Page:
NOW — the counter argument is that, there is NOTHING wrong with that.
There really isn’t.
Oftentimes, middling stories that are just good guilty pleasures. I look back at when I was completely in love with Buffy the Vampire Slayer and the Dragonlance series.
They are extremely cheesy. I am embarrassed to say I loved them. I tried to reread Dragonlance in my twenties and couldn’t get past the first chapter.
They filled my teenage void with SOMETHING. A form of entertainment.
It’s not TERRIBLE storytelling. If you watch Gotham, the story is there. It has character and plot. There are some “cool x-factors” like plot twists, cool devices, interesting mechanisms.
It’s just that sometimes (or a lot of the times) the dialogue is unbelievable or stiff, the characters act funny and a lot of the times they push plot to move plot forward and not because someone with agency drove it.
I had this problem with Agents of SHIELD as well and gave up on it.
That’s why I call it “middling”. It’s not “unwatchable” if you have low enough standards and you just need something to entertain you and take your mind off work for an hour or so. It’s non-committal entertainment.
Let me ask you this…
How many times have you said, “I need to watch [HIGHLY PRAISED SHOW] but I just can’t commit to it right now.”
I know I’ve said it of Sons of Anarchy, House of Card S3, Homeland S2+, etc. etc.
Good storytelling demands work on your part, the viewer. Just like good literary fiction or really well-written, intelligent genre fiction.
Middling storytelling, on the other hand, is there to FILL A VOID… if you’re not the super busy type of person. If you’re a nine-to-five guy with no ambitions (aka side projects like that book you’re working on, or side business, or side whatever)… It keeps you entertained and allows you to escape in a easy, noncommittal way.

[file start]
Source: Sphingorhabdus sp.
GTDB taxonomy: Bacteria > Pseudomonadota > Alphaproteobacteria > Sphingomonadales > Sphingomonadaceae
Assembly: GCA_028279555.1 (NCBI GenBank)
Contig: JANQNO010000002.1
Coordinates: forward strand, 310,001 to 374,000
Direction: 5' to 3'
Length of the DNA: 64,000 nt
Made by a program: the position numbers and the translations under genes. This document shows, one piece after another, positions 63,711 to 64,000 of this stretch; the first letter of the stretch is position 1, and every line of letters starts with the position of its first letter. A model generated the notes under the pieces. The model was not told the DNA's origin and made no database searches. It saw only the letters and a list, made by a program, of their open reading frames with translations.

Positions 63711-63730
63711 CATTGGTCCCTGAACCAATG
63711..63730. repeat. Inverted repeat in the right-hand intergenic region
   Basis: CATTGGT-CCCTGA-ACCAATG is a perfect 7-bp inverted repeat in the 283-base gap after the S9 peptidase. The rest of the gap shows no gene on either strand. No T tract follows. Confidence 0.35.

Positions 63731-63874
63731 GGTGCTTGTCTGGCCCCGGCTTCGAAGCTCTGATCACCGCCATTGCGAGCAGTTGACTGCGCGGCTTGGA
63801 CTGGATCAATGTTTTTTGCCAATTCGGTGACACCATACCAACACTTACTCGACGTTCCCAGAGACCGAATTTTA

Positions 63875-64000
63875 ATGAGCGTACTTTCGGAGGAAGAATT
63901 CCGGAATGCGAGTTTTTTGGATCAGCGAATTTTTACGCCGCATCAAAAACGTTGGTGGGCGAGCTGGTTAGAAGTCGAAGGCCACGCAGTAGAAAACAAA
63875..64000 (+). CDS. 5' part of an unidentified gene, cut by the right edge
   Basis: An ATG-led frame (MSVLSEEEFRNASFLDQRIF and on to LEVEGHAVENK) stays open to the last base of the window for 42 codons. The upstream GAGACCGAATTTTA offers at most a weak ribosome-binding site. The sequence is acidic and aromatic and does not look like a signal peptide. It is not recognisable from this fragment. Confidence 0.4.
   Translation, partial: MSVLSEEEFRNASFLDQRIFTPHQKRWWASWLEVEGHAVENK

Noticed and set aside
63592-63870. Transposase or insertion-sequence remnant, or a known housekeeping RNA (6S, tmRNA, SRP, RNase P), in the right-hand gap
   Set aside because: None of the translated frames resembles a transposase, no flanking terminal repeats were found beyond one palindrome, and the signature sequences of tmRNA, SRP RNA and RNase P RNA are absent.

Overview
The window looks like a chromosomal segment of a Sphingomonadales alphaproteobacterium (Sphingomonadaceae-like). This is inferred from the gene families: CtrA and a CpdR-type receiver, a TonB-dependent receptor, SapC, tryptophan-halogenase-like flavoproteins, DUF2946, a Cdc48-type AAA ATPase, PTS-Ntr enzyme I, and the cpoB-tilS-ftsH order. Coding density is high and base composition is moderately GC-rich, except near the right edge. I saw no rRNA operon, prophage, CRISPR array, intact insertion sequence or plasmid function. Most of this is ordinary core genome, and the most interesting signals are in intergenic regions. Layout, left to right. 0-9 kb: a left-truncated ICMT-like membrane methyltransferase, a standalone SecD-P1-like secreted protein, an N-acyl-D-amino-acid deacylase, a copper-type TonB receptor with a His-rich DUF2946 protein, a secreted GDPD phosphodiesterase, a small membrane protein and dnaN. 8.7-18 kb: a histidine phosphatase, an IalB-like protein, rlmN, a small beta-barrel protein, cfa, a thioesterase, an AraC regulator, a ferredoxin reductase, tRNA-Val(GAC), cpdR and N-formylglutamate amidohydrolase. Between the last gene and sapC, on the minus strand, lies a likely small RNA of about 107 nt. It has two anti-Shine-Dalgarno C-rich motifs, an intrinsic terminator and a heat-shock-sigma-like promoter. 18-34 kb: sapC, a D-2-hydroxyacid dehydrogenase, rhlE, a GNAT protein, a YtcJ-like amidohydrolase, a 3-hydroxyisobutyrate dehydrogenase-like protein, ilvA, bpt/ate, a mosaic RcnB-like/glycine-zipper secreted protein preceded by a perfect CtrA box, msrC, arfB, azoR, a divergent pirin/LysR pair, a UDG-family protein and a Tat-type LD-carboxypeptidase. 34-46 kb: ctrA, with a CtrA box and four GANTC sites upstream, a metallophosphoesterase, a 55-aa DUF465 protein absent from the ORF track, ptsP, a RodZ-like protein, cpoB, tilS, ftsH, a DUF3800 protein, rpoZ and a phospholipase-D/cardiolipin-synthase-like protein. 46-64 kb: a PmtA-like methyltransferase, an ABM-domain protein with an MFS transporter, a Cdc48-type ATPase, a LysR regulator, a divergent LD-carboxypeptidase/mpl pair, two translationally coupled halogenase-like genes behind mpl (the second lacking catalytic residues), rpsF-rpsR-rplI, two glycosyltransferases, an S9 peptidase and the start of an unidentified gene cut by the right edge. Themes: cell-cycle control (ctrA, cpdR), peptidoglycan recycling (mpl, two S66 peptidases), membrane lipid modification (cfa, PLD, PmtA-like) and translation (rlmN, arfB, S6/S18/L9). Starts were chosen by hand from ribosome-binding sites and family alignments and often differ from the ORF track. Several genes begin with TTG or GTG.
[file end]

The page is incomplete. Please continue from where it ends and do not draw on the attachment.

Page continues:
The BEST EXAMPLES of this HUGE market of middling storytelling is the recent Kindle explosion.
This is another long rant… but I’ll just send you to the BEST article I’ve read on it.
Read that and continue here:
See, the funny thing about storytelling in the FICTION world is…
Compared to TV, it’s been INVERTED.
For the most part, they have NEVER catered to the “mass audience” (and in this case, I mean the “voracious reader” market mentioned in the article above).
I mean, sure, you had the “Big Six” (Koontz, King, Steele, Patterson, Clancy and Grisham)… but even they together couldn’t produce a new book every week for the voracious reader.
But look at what the Kindle market did.
They produce MIDDLING FICTION. Just “good enough” to entertain you for a few hours and let you escape in a noncommittal way.
I’ve read these Kindle books. They are “good enough”. They’re not amazing, or won’t change your life, but they do the job they need to do. Create a protagonist that you care about “just enough” and then throw them through enough of a plot “just enough” and bada-boom, bada-bing, you had a few good hours of fun.
Before the Kindle market, you had long-ass fantasy novels, romance and pulp mysteries and thrillers. And they tried to churn these out as quick as they could… but it was still a risky business proposition. Publishing books and getting sales is a tad harder than just throwing something on a network television channel where you had three choices (ABC, CBS, NBC).
But now— with Kindle… you could spend $0.99 to $3.99 and get your kicks.
I’m not for or against “middling storytelling”. It has its place and hell, it feeds TONS of families up here in Vancouver. Arrow and Flash are shot here and half our film people work on it.
And on the fiction side, the sheer amount of authors who now make a FULL TIME living writing “middling stories” is incomprehensible.
I say, kudos to them.
I have friends and associates who have made 6 -7 figures doing this. That’s awesome. But would I willingly pick up one of their books and read it? Probably not. I’m simply NOT the market.
And that’s the point of my rant here. There is a HUGE market for middling storytelling and that’s just the way it is.
Things aren’t going to “get better”… but both markets will always exist and you have the freedom to choose what to consume. Does it suck that the coolest fictional DC city is getting ruined by “middling storytelling”? Yeah, it does. But seriously, go find something else to watch/read/consume.